Food hampers were delivered to the remote northern Alberta community of Fort Chipewyan for the first time on Saturday.
The Wood Buffalo Food Bank partnered with fellow local charity King's Kids Promotions to begin offering the service.
The food bank gives hampers to all the other communities in the Regional Municipality of Wood Buffalo, but hasn't been able to get to Fort Chipewyan until now.
Dan Edwards, executive director for the Wood Buffalo Food Bank, said they'll be taking the ice road during the winter, and in the summer they'll fly the hampers up.
"It's been something on our radar for a long time," Edwards said.
Edwards said they have given food hampers to Fort Chipewyan residents before, but folks either had to travel to Fort McMurray to do pick-up themselves, or had to pay for the hampers to be freighted to the community.
The hampers are packaged to provide food for a family for about one month.
King's Kids Promotions approached the food bank with the idea to strike up a partnership and get hampers up north. They received a $93,000 grant, which will cover the pilot project's first year of operations.
Edwards said the partnership meant they could get the project up-and-running right away.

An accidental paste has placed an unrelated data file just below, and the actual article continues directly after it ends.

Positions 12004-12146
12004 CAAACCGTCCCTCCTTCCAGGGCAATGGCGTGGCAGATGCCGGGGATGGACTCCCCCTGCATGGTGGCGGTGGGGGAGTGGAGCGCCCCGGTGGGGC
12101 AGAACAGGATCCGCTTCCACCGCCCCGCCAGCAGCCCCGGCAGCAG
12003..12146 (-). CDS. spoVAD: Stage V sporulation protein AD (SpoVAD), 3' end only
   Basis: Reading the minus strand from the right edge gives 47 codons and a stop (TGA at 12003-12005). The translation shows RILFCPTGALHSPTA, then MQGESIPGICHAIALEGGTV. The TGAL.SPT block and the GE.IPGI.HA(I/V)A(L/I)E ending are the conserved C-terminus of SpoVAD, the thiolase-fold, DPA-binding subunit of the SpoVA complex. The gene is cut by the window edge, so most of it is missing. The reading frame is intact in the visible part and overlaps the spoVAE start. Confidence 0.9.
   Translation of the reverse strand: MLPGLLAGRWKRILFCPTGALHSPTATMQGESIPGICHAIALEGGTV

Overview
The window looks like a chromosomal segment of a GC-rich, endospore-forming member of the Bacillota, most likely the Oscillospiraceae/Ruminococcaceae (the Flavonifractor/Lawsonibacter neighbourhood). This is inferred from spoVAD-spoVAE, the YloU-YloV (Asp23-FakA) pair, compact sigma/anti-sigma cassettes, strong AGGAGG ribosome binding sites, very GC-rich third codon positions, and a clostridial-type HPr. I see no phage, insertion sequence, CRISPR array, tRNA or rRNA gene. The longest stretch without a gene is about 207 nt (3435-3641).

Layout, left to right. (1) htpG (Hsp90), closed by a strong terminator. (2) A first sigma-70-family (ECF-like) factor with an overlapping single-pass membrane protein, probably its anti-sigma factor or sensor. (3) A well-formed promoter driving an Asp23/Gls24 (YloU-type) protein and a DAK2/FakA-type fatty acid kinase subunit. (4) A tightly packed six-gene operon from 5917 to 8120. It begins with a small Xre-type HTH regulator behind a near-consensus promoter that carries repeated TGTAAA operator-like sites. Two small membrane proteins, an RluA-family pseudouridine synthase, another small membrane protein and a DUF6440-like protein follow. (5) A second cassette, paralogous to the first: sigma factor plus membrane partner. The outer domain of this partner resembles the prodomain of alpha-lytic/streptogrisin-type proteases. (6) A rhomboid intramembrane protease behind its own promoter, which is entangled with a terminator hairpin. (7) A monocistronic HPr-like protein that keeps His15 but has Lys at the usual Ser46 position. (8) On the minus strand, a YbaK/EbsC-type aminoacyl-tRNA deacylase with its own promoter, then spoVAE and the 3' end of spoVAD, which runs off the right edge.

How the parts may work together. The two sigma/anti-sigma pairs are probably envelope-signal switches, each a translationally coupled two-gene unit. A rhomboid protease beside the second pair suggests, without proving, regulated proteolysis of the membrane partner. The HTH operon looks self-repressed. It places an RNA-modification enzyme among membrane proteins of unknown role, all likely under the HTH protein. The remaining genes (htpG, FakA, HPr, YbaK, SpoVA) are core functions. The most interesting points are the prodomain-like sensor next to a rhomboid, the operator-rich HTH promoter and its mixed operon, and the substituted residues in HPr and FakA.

"The community reaction has been overwhelming," he said.
In one week, 27 families reached out to Edwards to get a hamper.
One of those people was elder Alice Rigney.
She is a pensioner and has a grandson, great-grandson, and granddaughter living in her home.
"For the food bank to come to our community over the winter road, it's a blessing," said Rigney. "And I know that I'm going to appreciate it very much."
She said there are fewer people out hunting and fishing than in the past, changing the way community members eat.
"Most of the families … have changed their diets from living off the land to processed foods. And so the rise of diabetes has gone up," she said. "It's really important that we are starting to teach our young to eat properly."
She said having the food bank come up will provide families with the ingredients they need to cook more nutritious food.
Rigney added that the cost of living in Fort Chipewyan is high, especially in the winter when people are paying for extra fuel to heat their homes.
"This food bank is going to offset a lot of those [costs]."
Rick Kirschner, executive director of King's Kids Promotions, planned to drive the van and trailer full of hampers to Fort Chipewyan Saturday.
He's worked on the initiative for about eight months.
Kirschner was part of the team assembling the hampers Friday, and he said it was meaningful to work with young volunteers who helped put them together.
"I had a tear when I was talking to these kids about participating and helping build their community," he said.
The hampers will be handed out once a month from the Athabasca Delta Community School.